- Hmong Songs of Memory: Traditional Secular and Sacred Hmong Music; Essays, Images, and Film by Victoria Vorreiter
Encountering either of Victoria Vorreiter's books, Hmong Songs of Memory: Traditional Secular and Sacred Hmong Music or Songs of Memory: Traditional Music of the Golden Triangle (Resonance Press, 2009), in a Bangkok bookstore, one cannot help but become engrossed in her artistic design as well as her books' amazing array of eye-catching color photos, all printed and bound by a high-end company in Hong Kong. Vorreiter, however, is not just a gifted artist who produces her own photographs, audio recordings, video recordings, [End Page 127] and design but also a skilled ethnologist with extensive musical training and a penchant for detail. The result is an unusual combination of solid ethnography and artistic presentation.
Although Vorreiter originally studied Western music as a classical violinist, a number of mentors inspired her to change direction—including ethnomusicologist William Malm at the University of Michigan; composer/author Paul Bowles, who recorded traditional Moroccan music; and Shinichi Suzuki, who taught her mother tongue (oral tradition) pedagogical method around the world. These influences eventually led Vorreiter to northern Thailand, where she has worked for thirteen years as an independent researcher.
Her earlier book, Songs of Memory, is essentially an extended guide to the elaborate exhibits of upland musical instruments, clothing, and other kinds of material culture that she has mounted for museums, universities, and cultural societies. In this book she covers the music of six ethnic groups (Karen, Hmong, Mien, Lahu, Ahka, and Lisu) in a text linked to a CD of the same name intended to accompany her exhibits. An "Instrument Archives" at the end of the book illustrates and describes 106 upland instruments, certainly the most complete inventory yet compiled.
Her newest volume, Hmong Songs of Memory, concentrates on a single ethnic group, based on extensive fieldwork in both northern Thailand and the PDR Lao. Vorreiter divides her study into two unequal parts, the first on Hmong secular music (64 pp.) and the second on sacred music (185 pp.). Because she has approached this study as an ethnographer rather than as an ethnomusicologist, her attention is focused on genres and instruments instead of the analysis of musical sound. Indeed, associating the word "music" with the Hmong is somewhat problematic in that what sounds like Hmong "melodies" to outsiders are actually poems recited in heightened speech. The apparent musical characteristics of both recited poetry and surrogate-speech instrumental realizations are derived in part from speech tones, although within a simple scale or mode. What Vorreiter has provided instead is the text of a complete vocal ballad (performed on the accompanying DVD) in both romanized Hmong and English translation. The Hmong text, however, makes use of the RPA (Romanized Popular Alphabet), a system not of her making first developed in the 1950s that combines consonant-vowel with tone, the result of which is extremely challenging for those not familiar with it. For example, a ballad is known as Kwv Tshiaj, but I found myself unable to sort out her perfectly logical analysis of the poetry using all the proper terms. For example, she writes, "The majority of kwv txhiaj performances are based on four bi txwm, with eight corresponding ib sab txwm" (18). Vorreiter, however, also offers English phonetic pronunciations for every Hmong word when it is first [End Page 128] introduced and explains both the meaning and context. The RPA romanizations also appear as subtitles in the video recording.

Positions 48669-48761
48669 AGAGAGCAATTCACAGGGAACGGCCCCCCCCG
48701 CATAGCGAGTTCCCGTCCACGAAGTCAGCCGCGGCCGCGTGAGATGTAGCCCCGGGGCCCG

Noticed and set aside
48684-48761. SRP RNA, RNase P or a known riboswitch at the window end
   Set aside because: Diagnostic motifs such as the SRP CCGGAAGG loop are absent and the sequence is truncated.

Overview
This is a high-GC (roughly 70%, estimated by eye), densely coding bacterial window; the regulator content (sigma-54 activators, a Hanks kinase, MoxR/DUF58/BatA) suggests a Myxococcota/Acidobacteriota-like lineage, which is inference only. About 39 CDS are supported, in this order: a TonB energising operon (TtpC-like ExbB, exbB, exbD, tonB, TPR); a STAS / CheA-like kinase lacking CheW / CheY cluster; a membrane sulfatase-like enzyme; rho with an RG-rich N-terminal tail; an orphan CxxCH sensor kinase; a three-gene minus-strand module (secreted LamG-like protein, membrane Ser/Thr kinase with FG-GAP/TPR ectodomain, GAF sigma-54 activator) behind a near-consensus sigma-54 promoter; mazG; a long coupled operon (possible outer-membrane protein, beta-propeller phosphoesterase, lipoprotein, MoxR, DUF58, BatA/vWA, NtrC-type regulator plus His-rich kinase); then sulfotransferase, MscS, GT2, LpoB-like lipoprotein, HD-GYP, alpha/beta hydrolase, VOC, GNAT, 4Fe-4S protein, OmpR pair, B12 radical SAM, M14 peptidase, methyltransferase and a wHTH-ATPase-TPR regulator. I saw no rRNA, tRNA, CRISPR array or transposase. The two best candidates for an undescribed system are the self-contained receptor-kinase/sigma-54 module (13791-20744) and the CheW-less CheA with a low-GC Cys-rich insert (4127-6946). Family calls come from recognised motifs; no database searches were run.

Part I also focuses on four musical instruments: ncas (lamellophone), raj ntsaws (side-blown flute), raj lev les (single idioglottic aerophone, or "folk clarinet"), and rab qeej (free-reed mouth organ). After she discusses the construction, making, use, and repertoire of each instrument, the poetic text that is realized in the DVD performance is presented in...